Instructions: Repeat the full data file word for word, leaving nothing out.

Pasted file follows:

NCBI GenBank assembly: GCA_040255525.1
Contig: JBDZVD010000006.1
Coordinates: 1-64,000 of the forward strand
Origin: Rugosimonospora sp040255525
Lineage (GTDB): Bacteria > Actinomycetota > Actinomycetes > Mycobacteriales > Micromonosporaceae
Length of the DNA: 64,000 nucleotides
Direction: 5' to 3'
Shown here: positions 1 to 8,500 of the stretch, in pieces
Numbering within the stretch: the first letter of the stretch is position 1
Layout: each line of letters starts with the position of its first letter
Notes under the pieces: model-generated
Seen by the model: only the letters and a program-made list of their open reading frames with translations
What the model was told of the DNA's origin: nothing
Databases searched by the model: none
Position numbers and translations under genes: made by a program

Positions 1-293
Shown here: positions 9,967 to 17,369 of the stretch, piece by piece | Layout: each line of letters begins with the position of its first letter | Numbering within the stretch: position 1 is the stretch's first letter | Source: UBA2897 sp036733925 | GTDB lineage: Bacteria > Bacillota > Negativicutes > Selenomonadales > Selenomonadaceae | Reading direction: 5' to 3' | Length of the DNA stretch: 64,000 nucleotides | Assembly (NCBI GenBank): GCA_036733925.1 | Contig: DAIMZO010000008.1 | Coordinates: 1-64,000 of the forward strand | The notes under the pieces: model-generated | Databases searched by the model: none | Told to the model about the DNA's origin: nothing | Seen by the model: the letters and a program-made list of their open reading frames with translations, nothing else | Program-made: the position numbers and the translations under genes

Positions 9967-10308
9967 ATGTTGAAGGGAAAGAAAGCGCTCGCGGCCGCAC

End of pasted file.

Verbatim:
NCBI GenBank assembly: GCA_040255525.1
Contig: JBDZVD010000006.1
Coordinates: 1-64,000 of the forward strand
Origin: Rugosimonospora sp040255525
Lineage (GTDB): Bacteria > Actinomycetota > Actinomycetes > Mycobacteriales > Micromonosporaceae
Length of the DNA: 64,000 nucleotides
Direction: 5' to 3'
Shown here: positions 1 to 8,500 of the stretch, in pieces
Numbering within the stretch: the first letter of the stretch is position 1
Layout: each line of letters starts with the position of its first letter
Notes under the pieces: model-generated
Seen by the model: only the letters and a program-made list of their open reading frames with translations
What the model was told of the DNA's origin: nothing
Databases searched by the model: none
Position numbers and translations under genes: made by a program

Positions 1-293
Shown here: positions 9,967 to 17,369 of the stretch, piece by piece | Layout: each line of letters begins with the position of its first letter | Numbering within the stretch: position 1 is the stretch's first letter | Source: UBA2897 sp036733925 | GTDB lineage: Bacteria > Bacillota > Negativicutes > Selenomonadales > Selenomonadaceae | Reading direction: 5' to 3' | Length of the DNA stretch: 64,000 nucleotides | Assembly (NCBI GenBank): GCA_036733925.1 | Contig: DAIMZO010000008.1 | Coordinates: 1-64,000 of the forward strand | The notes under the pieces: model-generated | Databases searched by the model: none | Told to the model about the DNA's origin: nothing | Seen by the model: the letters and a program-made list of their open reading frames with translations, nothing else | Program-made: the position numbers and the translations under genes

Positions 9967-10308
9967 ATGTTGAAGGGAAAGAAAGCGCTCGCGGCCGCAC